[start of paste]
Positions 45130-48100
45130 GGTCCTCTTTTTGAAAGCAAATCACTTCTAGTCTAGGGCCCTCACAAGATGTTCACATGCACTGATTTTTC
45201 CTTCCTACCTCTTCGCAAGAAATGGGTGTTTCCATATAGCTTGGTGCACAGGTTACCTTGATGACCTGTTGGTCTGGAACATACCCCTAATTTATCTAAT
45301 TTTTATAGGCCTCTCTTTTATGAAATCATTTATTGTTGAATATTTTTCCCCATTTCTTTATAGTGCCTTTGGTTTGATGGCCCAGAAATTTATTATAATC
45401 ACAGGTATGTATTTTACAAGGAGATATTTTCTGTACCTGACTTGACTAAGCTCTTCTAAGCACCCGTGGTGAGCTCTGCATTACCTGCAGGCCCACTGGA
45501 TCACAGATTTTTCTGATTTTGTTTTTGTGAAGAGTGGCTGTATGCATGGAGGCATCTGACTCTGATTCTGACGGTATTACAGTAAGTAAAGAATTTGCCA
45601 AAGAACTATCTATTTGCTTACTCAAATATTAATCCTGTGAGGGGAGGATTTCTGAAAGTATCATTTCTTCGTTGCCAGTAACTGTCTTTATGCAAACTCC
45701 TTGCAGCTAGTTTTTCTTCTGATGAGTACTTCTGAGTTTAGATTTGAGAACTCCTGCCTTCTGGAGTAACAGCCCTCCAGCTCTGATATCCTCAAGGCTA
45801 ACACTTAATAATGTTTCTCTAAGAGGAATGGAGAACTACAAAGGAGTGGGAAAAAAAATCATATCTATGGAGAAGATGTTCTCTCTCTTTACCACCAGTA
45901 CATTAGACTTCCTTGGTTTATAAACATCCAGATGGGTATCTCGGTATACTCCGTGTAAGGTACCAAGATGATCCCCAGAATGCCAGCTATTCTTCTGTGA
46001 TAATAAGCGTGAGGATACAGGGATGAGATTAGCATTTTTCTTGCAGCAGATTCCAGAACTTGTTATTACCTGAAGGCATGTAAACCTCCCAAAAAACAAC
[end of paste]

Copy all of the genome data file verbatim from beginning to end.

Positions 45130-48100
45130 GGTCCTCTTTTTGAAAGCAAATCACTTCTAGTCTAGGGCCCTCACAAGATGTTCACATGCACTGATTTTTC
45201 CTTCCTACCTCTTCGCAAGAAATGGGTGTTTCCATATAGCTTGGTGCACAGGTTACCTTGATGACCTGTTGGTCTGGAACATACCCCTAATTTATCTAAT
45301 TTTTATAGGCCTCTCTTTTATGAAATCATTTATTGTTGAATATTTTTCCCCATTTCTTTATAGTGCCTTTGGTTTGATGGCCCAGAAATTTATTATAATC
45401 ACAGGTATGTATTTTACAAGGAGATATTTTCTGTACCTGACTTGACTAAGCTCTTCTAAGCACCCGTGGTGAGCTCTGCATTACCTGCAGGCCCACTGGA
45501 TCACAGATTTTTCTGATTTTGTTTTTGTGAAGAGTGGCTGTATGCATGGAGGCATCTGACTCTGATTCTGACGGTATTACAGTAAGTAAAGAATTTGCCA
45601 AAGAACTATCTATTTGCTTACTCAAATATTAATCCTGTGAGGGGAGGATTTCTGAAAGTATCATTTCTTCGTTGCCAGTAACTGTCTTTATGCAAACTCC
45701 TTGCAGCTAGTTTTTCTTCTGATGAGTACTTCTGAGTTTAGATTTGAGAACTCCTGCCTTCTGGAGTAACAGCCCTCCAGCTCTGATATCCTCAAGGCTA
45801 ACACTTAATAATGTTTCTCTAAGAGGAATGGAGAACTACAAAGGAGTGGGAAAAAAAATCATATCTATGGAGAAGATGTTCTCTCTCTTTACCACCAGTA
45901 CATTAGACTTCCTTGGTTTATAAACATCCAGATGGGTATCTCGGTATACTCCGTGTAAGGTACCAAGATGATCCCCAGAATGCCAGCTATTCTTCTGTGA
46001 TAATAAGCGTGAGGATACAGGGATGAGATTAGCATTTTTCTTGCAGCAGATTCCAGAACTTGTTATTACCTGAAGGCATGTAAACCTCCCAAAAAACAAC